Sunday, June 19, 2005

Serzh Sarkisyan for President

The Armenian News Network-Groong has posted what it calls an "unattributed report by the Armenian newspaper Iravunk." The article suggests, as many people have speculated, that the Defense Minister, Serzh Sarkisyan, might well have his sights on the presidency. Interestingly, according to the head of one major international organization, the former Armenian Ambassador to the United Kingdom, Armen Sarkisyan (no relation), is already actively campaigning on his behalf in western circles. However, there has been no other reports of this and certainly, no confirmation.
According to a source close to Armenian Defence Minister Serzh Sarkisyan, he is going to form a new party on the basis of the People's Deputy parliamentary faction with the aim of using the party as a means of political support.

The source said that in doing so, Sarkisyan intends to secure massive representation in the parliament during the parliamentary elections of 2007. He hopes that the party will win a great number of seats in first-past-the-post constituencies and become the biggest faction in the National Assembly. In turn, the faction will back Sarkisyan's candidacy in the presidential elections of 2008.
Interestingly, many analysts suspect that if the Armenian President, Robert Kocharian, doesn't try to wangle an unconstitutional third term in office, his most obvious choice for successor is Sarkisyan -- sorry, please forget the idea that elections are decided by the popular vote (for now at least). After Artur Baghdasarian sat on the fence last year during the spring 2004 opposition protests, the powerful Defense Minister is perhaps the only man he can trust in Armenia today.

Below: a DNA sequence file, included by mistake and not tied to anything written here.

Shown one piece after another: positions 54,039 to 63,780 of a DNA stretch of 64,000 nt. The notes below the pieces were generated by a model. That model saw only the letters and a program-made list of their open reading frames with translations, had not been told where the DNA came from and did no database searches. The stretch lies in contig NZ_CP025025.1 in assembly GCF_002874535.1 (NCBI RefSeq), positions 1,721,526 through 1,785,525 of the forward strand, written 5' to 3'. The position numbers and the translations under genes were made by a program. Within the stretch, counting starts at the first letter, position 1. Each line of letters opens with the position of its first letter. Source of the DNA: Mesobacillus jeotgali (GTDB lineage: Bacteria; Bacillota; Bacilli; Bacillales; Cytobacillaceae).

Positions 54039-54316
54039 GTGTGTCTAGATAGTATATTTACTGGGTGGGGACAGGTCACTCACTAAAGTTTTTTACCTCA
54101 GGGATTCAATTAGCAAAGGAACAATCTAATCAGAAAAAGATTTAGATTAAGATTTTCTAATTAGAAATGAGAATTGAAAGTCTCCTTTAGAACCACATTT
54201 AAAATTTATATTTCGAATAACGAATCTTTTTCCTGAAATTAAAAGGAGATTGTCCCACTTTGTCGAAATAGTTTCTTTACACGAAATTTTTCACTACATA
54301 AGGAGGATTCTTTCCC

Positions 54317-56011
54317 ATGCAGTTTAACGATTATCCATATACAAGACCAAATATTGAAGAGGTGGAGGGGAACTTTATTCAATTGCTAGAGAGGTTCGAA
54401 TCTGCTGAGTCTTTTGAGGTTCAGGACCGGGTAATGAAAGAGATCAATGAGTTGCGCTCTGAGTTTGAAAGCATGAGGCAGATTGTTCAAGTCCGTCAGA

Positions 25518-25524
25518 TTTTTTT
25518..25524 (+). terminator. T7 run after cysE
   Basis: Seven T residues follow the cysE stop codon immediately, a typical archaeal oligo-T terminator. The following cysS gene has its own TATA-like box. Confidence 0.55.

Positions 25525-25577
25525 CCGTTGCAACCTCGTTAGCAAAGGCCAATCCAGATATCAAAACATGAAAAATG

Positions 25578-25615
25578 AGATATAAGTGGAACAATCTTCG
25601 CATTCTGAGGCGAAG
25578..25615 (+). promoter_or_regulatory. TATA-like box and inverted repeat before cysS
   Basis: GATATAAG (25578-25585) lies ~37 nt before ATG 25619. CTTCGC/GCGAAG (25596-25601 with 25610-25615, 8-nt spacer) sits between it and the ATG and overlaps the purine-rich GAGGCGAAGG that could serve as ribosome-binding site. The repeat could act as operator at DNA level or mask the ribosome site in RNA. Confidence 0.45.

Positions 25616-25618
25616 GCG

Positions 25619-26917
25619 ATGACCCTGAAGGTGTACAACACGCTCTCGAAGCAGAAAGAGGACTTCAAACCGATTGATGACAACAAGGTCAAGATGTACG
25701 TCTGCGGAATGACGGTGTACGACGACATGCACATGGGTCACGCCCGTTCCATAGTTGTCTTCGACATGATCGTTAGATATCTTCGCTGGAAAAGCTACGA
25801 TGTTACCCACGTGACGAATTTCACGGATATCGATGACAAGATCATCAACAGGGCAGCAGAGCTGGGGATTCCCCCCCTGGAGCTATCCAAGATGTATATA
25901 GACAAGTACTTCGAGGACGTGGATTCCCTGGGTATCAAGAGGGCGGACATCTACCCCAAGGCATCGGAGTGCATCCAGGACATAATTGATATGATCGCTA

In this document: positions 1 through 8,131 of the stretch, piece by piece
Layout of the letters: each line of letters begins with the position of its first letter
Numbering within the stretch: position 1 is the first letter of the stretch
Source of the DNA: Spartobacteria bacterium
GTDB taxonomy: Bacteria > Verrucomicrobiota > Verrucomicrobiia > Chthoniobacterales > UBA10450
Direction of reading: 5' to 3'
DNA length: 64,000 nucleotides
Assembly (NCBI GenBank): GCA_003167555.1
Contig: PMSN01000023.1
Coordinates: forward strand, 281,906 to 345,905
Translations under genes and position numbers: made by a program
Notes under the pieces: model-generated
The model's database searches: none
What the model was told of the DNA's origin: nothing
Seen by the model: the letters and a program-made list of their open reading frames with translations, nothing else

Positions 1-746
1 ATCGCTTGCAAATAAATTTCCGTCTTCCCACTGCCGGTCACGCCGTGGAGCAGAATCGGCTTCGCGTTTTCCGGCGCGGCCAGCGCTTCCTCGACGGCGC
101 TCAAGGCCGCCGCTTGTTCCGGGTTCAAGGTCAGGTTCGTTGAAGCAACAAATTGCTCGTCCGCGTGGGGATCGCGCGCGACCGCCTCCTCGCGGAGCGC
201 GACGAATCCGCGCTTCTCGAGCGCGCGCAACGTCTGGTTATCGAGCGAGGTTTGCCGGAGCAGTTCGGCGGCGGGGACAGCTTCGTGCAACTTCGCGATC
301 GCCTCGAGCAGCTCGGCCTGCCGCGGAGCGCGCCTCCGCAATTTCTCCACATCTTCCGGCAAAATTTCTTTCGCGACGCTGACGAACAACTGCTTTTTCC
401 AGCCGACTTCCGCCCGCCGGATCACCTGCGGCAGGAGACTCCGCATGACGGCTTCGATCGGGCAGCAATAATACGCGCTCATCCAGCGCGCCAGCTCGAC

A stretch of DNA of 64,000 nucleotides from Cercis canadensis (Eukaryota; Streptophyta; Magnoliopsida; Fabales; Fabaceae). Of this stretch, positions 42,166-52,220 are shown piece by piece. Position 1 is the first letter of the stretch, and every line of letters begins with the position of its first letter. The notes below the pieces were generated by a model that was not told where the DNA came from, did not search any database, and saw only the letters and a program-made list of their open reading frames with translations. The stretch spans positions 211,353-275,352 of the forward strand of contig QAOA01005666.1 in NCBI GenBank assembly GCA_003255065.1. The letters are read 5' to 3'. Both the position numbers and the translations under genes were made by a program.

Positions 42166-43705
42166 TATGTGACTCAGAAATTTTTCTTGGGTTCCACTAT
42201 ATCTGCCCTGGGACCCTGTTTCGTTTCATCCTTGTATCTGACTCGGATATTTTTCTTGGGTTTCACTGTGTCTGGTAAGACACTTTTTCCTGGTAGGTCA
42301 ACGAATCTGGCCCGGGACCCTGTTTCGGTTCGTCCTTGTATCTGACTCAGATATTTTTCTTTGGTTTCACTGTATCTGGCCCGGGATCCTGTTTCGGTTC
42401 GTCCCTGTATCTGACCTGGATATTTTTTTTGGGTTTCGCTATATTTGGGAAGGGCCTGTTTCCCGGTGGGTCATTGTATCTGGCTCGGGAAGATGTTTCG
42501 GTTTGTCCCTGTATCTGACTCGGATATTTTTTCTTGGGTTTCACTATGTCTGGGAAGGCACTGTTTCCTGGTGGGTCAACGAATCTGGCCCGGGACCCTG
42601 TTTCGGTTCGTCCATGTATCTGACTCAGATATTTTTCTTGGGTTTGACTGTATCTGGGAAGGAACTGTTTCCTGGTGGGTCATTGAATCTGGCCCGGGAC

The same would be true for the oligarchs fearful of any anti-corruption drive that resulted in wave after wave of arrests in neighboring Georgia after the November 2003 "Rose Revolution."

The one uncertainty, of course, is how the population would take such an eventuality. Assuming that the next elections are going to be falsified, the general consensus is that most people would not stand for Sarkisyan as President. Indeed, if this scenerio looks more and more likely, one guesses that first, the Council of Europe and the US must really insist on democratic elections in Armenia and secondly, that such news is more likely to mobilize the opposition and strengthen their standing in the eyes of the people.

Personally, I think that the West can't allow the next elections to be anything other than democratic but we'll get a clearer idea of that when we see what happens in the November Parliamentary Elections in neighboring Azerbaijan.

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